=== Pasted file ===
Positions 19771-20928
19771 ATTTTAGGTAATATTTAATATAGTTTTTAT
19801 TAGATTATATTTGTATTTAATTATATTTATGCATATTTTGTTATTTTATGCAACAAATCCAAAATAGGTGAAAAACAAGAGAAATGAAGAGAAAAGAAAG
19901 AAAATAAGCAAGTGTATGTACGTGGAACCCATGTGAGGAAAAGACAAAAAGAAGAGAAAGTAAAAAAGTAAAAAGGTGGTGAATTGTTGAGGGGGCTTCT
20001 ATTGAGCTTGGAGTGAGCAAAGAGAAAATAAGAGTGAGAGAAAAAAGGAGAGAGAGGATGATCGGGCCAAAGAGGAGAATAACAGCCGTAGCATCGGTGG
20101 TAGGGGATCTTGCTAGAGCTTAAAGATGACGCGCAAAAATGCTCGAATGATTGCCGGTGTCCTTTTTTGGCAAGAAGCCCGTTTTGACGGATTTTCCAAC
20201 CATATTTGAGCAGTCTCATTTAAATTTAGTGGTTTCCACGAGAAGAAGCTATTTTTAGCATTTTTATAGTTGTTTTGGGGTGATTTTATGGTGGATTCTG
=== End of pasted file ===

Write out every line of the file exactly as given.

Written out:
Positions 19771-20928
19771 ATTTTAGGTAATATTTAATATAGTTTTTAT
19801 TAGATTATATTTGTATTTAATTATATTTATGCATATTTTGTTATTTTATGCAACAAATCCAAAATAGGTGAAAAACAAGAGAAATGAAGAGAAAAGAAAG
19901 AAAATAAGCAAGTGTATGTACGTGGAACCCATGTGAGGAAAAGACAAAAAGAAGAGAAAGTAAAAAAGTAAAAAGGTGGTGAATTGTTGAGGGGGCTTCT
20001 ATTGAGCTTGGAGTGAGCAAAGAGAAAATAAGAGTGAGAGAAAAAAGGAGAGAGAGGATGATCGGGCCAAAGAGGAGAATAACAGCCGTAGCATCGGTGG
20101 TAGGGGATCTTGCTAGAGCTTAAAGATGACGCGCAAAAATGCTCGAATGATTGCCGGTGTCCTTTTTTGGCAAGAAGCCCGTTTTGACGGATTTTCCAAC
20201 CATATTTGAGCAGTCTCATTTAAATTTAGTGGTTTCCACGAGAAGAAGCTATTTTTAGCATTTTTATAGTTGTTTTGGGGTGATTTTATGGTGGATTCTG